You are sitting having dinner with your family when an I-pill ad plays among the commercials on TV and all the members begin to feel uncomfortable.
Parents are hoping their kids aren’t having sex in the first place, and pray that the kid will never have to face any such problems of unwanted pregnancy and abortions.
The kids on the other hand are guilty of having sex but are also praying that nothing ever goes wrong and the girl doesn’t get pregnant.
So everyone is wishing for the same thing then why not talk it out? It would save a lot of problems that occur due to misconceptions and lack of knowledge about how to safely prevent pregnancy.
Many young sexually active couples confuse these emergency contraceptive (EC) pills with oral contraceptives or birth control pills. Or consider it to be an alternative to contraceptive. EC pills are taken if, and only if, another method of contraception is forgotten or has failed to function properly. They are to be taken in case of ‘emergencies’ only, and not to be mistaken as a normal contraceptive.
What is an emergency contraceptive and what does it do?
You can prevent pregnancy after intercourse by taking Emergency Contraceptive pill (also known as the Morning After Pill or EC). In India we have brands like I-pill and Unwanted 72.
The Emergency Contraceptive (EC) Pill works by giving the body a short, high burst of synthetic hormones. This disrupts hormone patterns needed for pregnancy. It affects the ovaries and the development of the uterine lining, making pregnancy less likely. Depending upon where the woman is in her menstrual cycle, the hormones prevent pregnancy in different ways. It prevents ovulation (the egg leaving the ovary and moving into the fallopian tube). It blocks the hormones needed for the egg to be fertilized. It may affect the lining of the uterus and alters sperm transport which prevents sperm from meeting the egg and fertilizing it.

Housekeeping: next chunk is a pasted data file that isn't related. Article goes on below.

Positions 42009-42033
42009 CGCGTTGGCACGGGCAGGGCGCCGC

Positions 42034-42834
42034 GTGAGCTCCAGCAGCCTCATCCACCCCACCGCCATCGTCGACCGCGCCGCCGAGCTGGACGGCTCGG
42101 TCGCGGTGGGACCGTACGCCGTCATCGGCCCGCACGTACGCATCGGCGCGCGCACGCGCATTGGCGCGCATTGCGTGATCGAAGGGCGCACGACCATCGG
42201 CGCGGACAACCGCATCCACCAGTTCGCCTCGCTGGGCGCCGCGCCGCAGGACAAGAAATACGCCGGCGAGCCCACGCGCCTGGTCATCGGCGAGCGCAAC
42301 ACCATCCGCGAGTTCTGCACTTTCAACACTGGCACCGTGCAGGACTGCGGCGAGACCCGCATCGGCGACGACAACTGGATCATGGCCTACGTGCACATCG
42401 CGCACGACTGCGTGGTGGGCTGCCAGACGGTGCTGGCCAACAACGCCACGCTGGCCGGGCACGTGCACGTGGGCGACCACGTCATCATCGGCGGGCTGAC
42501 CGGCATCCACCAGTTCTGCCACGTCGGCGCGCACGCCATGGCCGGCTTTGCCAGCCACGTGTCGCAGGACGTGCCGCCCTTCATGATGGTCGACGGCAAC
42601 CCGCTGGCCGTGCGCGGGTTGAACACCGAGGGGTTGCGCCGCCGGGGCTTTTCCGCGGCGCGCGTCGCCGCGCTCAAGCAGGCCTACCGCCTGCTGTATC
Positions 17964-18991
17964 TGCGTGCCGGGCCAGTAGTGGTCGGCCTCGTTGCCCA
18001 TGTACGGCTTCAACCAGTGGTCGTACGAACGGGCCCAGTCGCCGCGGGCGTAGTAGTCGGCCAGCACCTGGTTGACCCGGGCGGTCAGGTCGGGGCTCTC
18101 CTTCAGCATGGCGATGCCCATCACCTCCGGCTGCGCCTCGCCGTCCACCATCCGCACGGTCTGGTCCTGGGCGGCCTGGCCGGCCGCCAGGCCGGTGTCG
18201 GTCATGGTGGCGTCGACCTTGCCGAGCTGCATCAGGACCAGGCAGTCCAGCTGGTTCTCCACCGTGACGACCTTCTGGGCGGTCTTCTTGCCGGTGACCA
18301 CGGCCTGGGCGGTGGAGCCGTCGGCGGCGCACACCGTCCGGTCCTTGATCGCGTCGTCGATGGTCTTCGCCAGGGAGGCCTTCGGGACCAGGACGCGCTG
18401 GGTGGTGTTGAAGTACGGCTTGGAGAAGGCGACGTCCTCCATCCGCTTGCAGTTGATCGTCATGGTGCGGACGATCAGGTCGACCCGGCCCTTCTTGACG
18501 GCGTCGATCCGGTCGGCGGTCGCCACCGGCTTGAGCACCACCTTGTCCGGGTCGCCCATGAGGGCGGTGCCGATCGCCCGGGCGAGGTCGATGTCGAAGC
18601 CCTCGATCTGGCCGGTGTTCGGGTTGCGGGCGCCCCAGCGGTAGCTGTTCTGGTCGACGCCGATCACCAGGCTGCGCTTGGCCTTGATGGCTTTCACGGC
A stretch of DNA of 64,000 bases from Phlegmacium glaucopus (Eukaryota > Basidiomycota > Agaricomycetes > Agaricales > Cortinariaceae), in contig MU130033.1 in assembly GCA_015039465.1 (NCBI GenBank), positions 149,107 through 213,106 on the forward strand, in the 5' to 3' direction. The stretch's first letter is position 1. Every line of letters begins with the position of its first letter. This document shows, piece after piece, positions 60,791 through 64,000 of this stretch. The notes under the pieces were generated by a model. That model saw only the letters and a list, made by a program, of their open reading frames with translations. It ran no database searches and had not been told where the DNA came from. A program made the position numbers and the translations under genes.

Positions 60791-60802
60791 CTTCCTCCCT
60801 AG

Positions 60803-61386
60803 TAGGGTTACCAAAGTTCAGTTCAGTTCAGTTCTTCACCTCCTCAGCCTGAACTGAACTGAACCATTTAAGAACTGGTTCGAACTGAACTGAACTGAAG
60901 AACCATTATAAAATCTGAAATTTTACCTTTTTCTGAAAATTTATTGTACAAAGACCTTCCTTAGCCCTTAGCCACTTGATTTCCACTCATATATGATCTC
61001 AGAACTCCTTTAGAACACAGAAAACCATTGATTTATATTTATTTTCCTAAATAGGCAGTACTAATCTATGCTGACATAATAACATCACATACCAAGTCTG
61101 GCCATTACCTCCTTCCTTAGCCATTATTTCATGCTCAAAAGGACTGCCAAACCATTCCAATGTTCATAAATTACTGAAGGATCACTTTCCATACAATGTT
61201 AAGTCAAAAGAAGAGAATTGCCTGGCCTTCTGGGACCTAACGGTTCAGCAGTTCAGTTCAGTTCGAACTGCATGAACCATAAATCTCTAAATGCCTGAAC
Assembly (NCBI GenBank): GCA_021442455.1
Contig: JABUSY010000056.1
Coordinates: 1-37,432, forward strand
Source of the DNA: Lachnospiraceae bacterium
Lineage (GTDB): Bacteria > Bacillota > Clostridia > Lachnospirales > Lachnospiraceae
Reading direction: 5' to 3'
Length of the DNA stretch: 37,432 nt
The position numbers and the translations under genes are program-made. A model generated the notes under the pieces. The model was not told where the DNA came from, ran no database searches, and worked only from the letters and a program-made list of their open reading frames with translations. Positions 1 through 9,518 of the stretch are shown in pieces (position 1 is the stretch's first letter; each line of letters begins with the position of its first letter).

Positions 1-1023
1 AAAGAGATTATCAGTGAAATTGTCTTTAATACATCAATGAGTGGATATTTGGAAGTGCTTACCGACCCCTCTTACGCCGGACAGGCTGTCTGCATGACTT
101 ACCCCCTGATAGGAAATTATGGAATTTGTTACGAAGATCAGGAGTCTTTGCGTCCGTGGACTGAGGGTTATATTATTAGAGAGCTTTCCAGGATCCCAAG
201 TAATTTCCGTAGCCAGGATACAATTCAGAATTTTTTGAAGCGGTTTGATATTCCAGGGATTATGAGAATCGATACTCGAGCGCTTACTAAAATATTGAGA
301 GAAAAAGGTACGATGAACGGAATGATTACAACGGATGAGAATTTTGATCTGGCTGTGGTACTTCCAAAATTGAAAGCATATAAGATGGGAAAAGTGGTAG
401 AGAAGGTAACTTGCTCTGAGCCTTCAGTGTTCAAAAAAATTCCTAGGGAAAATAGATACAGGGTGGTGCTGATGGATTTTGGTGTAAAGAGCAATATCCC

But, they are not 100% effective.
Side effects of taking the pill
I-pill contains female hormone, levonorgestrel, a progestogen that helps to prevent the ovulation of the egg in the uterus thus preventing the pregnancy. There are many side effects experienced like nausea, vomiting, headaches, delaying or early occurrence of menstrual cycle, lower abdominal pain and in some cases excessive vaginal bleeding.
The ads that promote the use of emergency contraceptives only create fear of pregnancy and abortion among the youth and may push them to use the pill without proper guidance.
Dr. Sangeeta Pikale, Gynecologist says, “EC pills as the name suggests is for emergencies only and I am definitely against its advertisement, it seems to appear as an easy way out for unprotected sex. It does not protect from sexually transmitted diseases e.g. HIV and so may mislead the youth.”